It also seems as though Zuckerberg may be looking at greater integration of all Facebook owned apps. Whilst there is currently a ‘share to Facebook’ option on Instagram, there is talk of also sharing posts through messaging apps ‘WhatsApp’ and ‘Messenger’.
Based on search results, as well as Instagrams plan for new features, it seems likely that Instagram will overtake Snapchat, until it becomes a distant memory.
Where should Snapchat spend their time?
An area where Snapchat should continue to invest their time is ephemeral and augmented reality content. This seems to be a trend which picked up a lot towards the end of 2017, with predictions that it is likely to become even bigger.
We can see from the chart that the term ‘augmented reality’ spiked up massively in September, and is still currently a popular search term.
However it seems as though they are spending wasted time on under performing tools and updates such as ‘Snap Maps’, which peaked when first introduced, but it’s safe to say was short lived…
What made Snapchat popular was that users were able to send private images/videos and messages to their friends in real-time. This is still primarily what the app is mostly used for, as stats shown on Smart Insights from December 2017 reveal that there are 3 billion snapchats sent daily. This, in my opinion, is where Snapchat should focus their time and efforts.
What to do if you use Snapchat in your marketing efforts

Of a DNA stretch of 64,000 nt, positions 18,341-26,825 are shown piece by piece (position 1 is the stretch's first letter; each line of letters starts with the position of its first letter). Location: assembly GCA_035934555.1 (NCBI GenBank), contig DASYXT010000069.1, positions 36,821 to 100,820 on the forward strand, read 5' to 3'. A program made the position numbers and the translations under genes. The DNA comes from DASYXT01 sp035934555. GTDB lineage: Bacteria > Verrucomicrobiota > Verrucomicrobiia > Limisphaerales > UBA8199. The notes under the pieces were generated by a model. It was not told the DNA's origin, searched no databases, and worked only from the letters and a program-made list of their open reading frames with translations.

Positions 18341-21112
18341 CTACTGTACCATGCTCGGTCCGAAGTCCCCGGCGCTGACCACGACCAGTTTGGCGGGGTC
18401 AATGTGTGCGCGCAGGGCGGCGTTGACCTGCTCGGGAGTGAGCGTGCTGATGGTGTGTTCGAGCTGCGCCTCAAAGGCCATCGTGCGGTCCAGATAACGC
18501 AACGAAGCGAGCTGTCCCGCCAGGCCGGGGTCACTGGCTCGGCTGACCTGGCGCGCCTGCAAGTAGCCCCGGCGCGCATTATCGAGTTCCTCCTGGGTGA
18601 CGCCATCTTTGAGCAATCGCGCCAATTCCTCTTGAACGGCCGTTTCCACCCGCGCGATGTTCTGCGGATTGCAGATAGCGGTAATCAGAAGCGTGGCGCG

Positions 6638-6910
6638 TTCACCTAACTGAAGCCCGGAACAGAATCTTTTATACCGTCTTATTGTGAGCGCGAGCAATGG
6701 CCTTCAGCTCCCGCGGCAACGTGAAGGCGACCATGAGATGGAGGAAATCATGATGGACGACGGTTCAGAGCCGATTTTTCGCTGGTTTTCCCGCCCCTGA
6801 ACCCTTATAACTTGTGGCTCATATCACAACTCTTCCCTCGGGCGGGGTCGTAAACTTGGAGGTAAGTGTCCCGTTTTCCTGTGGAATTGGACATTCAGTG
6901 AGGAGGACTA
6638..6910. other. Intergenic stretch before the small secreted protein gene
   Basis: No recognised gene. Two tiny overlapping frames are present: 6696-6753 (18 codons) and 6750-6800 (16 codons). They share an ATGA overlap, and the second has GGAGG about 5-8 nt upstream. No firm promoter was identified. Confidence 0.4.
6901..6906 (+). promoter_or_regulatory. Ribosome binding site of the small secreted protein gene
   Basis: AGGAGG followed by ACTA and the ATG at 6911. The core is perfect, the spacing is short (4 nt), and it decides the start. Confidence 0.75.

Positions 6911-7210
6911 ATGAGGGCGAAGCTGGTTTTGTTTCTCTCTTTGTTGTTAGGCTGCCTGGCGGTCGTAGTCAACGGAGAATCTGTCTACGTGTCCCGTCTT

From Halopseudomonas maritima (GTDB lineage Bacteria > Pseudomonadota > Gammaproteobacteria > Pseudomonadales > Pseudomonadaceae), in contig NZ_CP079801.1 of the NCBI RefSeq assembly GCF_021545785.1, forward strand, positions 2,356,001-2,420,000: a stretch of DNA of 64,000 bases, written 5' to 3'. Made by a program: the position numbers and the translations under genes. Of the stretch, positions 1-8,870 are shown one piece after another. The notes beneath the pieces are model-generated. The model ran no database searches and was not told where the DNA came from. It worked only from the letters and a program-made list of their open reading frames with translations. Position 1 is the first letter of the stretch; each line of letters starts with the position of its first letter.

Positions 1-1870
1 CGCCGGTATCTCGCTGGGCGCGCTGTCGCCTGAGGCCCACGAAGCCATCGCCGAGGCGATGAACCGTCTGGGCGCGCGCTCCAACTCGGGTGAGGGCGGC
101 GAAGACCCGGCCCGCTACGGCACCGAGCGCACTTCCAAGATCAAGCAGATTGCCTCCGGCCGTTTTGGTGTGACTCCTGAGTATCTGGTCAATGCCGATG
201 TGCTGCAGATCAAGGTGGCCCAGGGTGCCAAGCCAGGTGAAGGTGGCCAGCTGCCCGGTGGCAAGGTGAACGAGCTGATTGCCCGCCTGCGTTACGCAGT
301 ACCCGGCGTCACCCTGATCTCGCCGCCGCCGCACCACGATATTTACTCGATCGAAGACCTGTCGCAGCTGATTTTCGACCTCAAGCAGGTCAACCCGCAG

Whilst many businesses may still be utilising Snapchat as part of their marketing efforts, and may find some ROI and use for this, it would be wise to not to rely on Snapchat as your main social media strategy.
It is important to remember who your target audience are, and if you focus on Generation Z and Millennials to consume your Snapchat content, it is likely that you will see some drop off over the next year or so.
Utilising this content to work on the likes of Instagram and Facebook may be a safe bet, as it seems that these generations are taking advantage of these platforms’ new features, with some switching to those permanently.
As a millennial myself, I have even found myself switching from Snapchat and focusing on Instagram when it comes to posting my content, which I may have posted to Snapchat in the past. Sometimes, I find that my Snapchat account may go a day untouched, as my attention is shifted elsewhere.
It is also estimated for 2018 that 90% of Facebook’s content will be video-based; this could be a great area for businesses to focus their marketing efforts, and is increasingly becoming users’ favourite way of consuming content.
Overall, if Snapchat want to stay in the game, it is vital that they are able to step up to compete with the current “big guys”, such as the likes of Instagram and Facebook.
Unfortunately, on current form, the future doesn’t look too bright for Snapchat, as they struggle to come up with any new innovative ideas. Marketers should not rely and devote all of their attention to Snapchat and should therefore utilise their content to work on other social platforms.